Tuesday, 11 November 2008


Welcome to the anal-retentive capitol of the world. Mixing up the best of a spotless Singapore street with a delightfully German sense of humour, may we now present to you the funnest place you’ll ever visit …


A place whose leaders may well be utterly incapable of running a health system, a public transport system, an education system or pretty much anything else that may actually matter to you, but hey, godammit, they have ways of keepin’ ya tidy!

... Police officers have been encouraged to issue fines of up to $400 for washing car windscreens at intersections or putting up posters on power poles ...

... NSW Police Commissioner Andrew Scipione, who is championing the initiative, said it is not a revenue raising exercise, instead insisting it is what the community wants to feel safe ...

... Mr Scipione said he ranked this with other "quality of life issues" such as noise, car hoons and alcohol-related crime. People being approached in their cars at intersections or walking through streets "just covered" in posters may feel like they are in a dangerous situation, he said. So the crackdown is about "making people feel like they are being looked after"...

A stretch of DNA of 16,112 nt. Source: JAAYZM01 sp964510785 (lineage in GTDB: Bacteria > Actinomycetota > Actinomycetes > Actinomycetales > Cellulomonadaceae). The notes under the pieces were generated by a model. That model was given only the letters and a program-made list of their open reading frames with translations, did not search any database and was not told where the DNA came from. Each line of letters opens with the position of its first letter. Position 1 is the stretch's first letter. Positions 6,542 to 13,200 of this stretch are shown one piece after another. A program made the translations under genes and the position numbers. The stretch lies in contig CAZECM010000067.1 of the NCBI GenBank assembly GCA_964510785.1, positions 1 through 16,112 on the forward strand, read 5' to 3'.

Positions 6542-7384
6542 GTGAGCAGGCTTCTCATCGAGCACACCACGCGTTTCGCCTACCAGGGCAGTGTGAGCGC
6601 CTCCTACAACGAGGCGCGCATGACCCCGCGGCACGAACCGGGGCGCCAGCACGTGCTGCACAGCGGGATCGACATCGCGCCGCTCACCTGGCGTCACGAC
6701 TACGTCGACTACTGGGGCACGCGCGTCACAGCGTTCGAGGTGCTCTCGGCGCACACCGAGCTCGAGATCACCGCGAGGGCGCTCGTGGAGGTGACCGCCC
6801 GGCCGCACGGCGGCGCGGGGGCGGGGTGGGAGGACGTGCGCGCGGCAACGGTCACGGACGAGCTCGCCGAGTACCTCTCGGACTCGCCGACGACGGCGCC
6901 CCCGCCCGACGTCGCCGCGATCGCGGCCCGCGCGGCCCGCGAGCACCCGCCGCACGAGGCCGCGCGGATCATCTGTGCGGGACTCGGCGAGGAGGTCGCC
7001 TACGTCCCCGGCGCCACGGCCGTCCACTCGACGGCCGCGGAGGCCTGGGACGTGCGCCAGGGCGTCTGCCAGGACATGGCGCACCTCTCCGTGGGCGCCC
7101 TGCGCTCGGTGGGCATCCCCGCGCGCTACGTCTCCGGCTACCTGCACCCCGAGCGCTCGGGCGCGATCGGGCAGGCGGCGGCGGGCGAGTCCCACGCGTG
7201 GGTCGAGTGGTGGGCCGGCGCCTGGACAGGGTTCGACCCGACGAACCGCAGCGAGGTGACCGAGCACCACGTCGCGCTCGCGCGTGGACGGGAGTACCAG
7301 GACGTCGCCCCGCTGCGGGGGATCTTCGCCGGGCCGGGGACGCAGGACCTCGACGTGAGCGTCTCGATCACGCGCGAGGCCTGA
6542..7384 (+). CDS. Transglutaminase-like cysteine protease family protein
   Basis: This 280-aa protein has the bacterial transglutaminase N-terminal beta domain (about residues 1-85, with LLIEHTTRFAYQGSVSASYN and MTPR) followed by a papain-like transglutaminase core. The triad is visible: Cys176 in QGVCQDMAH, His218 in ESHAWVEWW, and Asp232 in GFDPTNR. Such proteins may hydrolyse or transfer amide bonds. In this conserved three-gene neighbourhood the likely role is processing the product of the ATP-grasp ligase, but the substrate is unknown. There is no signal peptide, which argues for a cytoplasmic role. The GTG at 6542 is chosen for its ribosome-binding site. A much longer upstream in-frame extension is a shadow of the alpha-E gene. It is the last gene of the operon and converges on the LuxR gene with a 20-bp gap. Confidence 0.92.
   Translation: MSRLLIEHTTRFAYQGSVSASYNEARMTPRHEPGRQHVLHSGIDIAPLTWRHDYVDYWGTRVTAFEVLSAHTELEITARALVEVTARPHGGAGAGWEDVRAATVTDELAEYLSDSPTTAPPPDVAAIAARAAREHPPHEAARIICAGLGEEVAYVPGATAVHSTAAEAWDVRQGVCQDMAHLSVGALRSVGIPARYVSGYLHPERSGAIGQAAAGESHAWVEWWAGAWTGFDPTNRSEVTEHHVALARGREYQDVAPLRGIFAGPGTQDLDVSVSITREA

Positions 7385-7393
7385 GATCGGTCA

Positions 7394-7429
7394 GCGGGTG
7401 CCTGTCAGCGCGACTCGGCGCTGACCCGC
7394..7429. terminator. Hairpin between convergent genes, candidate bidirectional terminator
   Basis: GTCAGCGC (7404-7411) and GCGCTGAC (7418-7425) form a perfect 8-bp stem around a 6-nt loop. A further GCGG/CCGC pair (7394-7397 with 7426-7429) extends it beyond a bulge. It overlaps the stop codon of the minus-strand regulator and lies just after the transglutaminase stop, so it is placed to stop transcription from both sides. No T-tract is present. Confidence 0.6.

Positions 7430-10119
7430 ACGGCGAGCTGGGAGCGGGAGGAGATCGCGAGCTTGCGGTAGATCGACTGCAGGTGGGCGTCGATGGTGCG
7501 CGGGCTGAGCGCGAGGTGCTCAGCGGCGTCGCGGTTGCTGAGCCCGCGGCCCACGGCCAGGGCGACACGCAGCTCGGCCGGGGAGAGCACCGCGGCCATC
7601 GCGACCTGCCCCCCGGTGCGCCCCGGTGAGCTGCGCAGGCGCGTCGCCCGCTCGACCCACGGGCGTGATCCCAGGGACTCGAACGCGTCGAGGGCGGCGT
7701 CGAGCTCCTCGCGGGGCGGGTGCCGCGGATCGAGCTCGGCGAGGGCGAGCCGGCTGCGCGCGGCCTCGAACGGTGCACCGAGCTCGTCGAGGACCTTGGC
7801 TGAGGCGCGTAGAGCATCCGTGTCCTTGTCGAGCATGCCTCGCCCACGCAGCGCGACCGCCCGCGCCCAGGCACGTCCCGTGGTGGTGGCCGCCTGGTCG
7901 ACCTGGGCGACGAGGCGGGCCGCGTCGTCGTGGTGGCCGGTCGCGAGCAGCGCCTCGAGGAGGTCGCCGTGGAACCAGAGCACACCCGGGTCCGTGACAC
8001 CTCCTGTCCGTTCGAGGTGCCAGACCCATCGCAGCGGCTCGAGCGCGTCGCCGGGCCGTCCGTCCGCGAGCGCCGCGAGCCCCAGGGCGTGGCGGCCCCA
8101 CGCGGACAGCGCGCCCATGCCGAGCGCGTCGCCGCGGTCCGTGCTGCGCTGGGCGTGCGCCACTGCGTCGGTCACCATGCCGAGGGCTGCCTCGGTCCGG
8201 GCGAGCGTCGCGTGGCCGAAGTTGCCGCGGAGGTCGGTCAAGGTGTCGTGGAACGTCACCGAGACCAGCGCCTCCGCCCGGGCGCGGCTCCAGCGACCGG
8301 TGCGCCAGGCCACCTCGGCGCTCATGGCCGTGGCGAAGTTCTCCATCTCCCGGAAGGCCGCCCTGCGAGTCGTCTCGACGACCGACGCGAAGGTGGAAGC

1. I've never felt threatened by a poster. I've never walked past a poster and had it whisper at me, "Gotta fag? Spare change? Wanna buy some hash?" Even when the poster has been half-unstuck from it's place of stuckness, it's never thrust a copy of the Watchtower at me or tried to talk me into taking a personality test. It's a poster.

2. And I've never felt in a dangerous situation because I may have been walking through a street "covered" in posters, especially if the posters are advertising, for example, Richard E. Grant in "My Fair Lady", or Andre Rieu or "Happy Feet". They’re posters, for Christ’s sake, not suicide bombers.

3. "Making people feel like they are being looked after" means giving them the impression that something is being done for the greater good when, in fact, nothing is being done at all. This is the New South Wales state government’s main stock-in-trade now, and has been for the better part of a decade. Hell, before I moved up to Brisbane, we used to laugh at Queenslanders, but now Queenslanders are laughing at Sydneysiders. All the time. Even the Queenslanders who’ve spent the last 200 years marrying their first cousins and giving birth to kiddies who’d make Leatherface look like George Clooney are pissing themselves. These days, tell someone interstate that you’re from Sydney, they’ll just put an arm around your shoulder and say, “You poor bugger … can I buy you a beer?”

4. Scipione's an insufferable cockhead. But then, we already knew that.